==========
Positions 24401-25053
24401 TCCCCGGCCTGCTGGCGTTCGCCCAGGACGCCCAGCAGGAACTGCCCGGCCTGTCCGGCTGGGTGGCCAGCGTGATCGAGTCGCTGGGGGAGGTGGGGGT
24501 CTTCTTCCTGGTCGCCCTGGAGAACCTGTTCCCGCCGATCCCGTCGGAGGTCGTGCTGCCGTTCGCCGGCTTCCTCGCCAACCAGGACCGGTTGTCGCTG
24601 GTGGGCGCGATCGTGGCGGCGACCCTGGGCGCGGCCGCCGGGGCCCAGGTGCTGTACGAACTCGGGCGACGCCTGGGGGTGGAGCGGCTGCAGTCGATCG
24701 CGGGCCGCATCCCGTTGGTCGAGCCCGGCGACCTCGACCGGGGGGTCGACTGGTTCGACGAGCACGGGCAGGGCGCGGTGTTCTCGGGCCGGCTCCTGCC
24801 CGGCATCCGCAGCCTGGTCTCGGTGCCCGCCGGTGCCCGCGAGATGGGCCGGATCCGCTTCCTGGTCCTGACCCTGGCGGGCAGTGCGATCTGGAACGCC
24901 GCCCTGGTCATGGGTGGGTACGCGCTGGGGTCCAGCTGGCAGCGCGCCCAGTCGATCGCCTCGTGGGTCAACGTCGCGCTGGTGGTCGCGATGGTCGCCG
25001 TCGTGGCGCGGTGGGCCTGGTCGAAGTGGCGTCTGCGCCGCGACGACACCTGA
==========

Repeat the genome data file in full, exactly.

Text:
Positions 24401-25053
24401 TCCCCGGCCTGCTGGCGTTCGCCCAGGACGCCCAGCAGGAACTGCCCGGCCTGTCCGGCTGGGTGGCCAGCGTGATCGAGTCGCTGGGGGAGGTGGGGGT
24501 CTTCTTCCTGGTCGCCCTGGAGAACCTGTTCCCGCCGATCCCGTCGGAGGTCGTGCTGCCGTTCGCCGGCTTCCTCGCCAACCAGGACCGGTTGTCGCTG
24601 GTGGGCGCGATCGTGGCGGCGACCCTGGGCGCGGCCGCCGGGGCCCAGGTGCTGTACGAACTCGGGCGACGCCTGGGGGTGGAGCGGCTGCAGTCGATCG
24701 CGGGCCGCATCCCGTTGGTCGAGCCCGGCGACCTCGACCGGGGGGTCGACTGGTTCGACGAGCACGGGCAGGGCGCGGTGTTCTCGGGCCGGCTCCTGCC
24801 CGGCATCCGCAGCCTGGTCTCGGTGCCCGCCGGTGCCCGCGAGATGGGCCGGATCCGCTTCCTGGTCCTGACCCTGGCGGGCAGTGCGATCTGGAACGCC
24901 GCCCTGGTCATGGGTGGGTACGCGCTGGGGTCCAGCTGGCAGCGCGCCCAGTCGATCGCCTCGTGGGTCAACGTCGCGCTGGTGGTCGCGATGGTCGCCG
25001 TCGTGGCGCGGTGGGCCTGGTCGAAGTGGCGTCTGCGCCGCGACGACACCTGA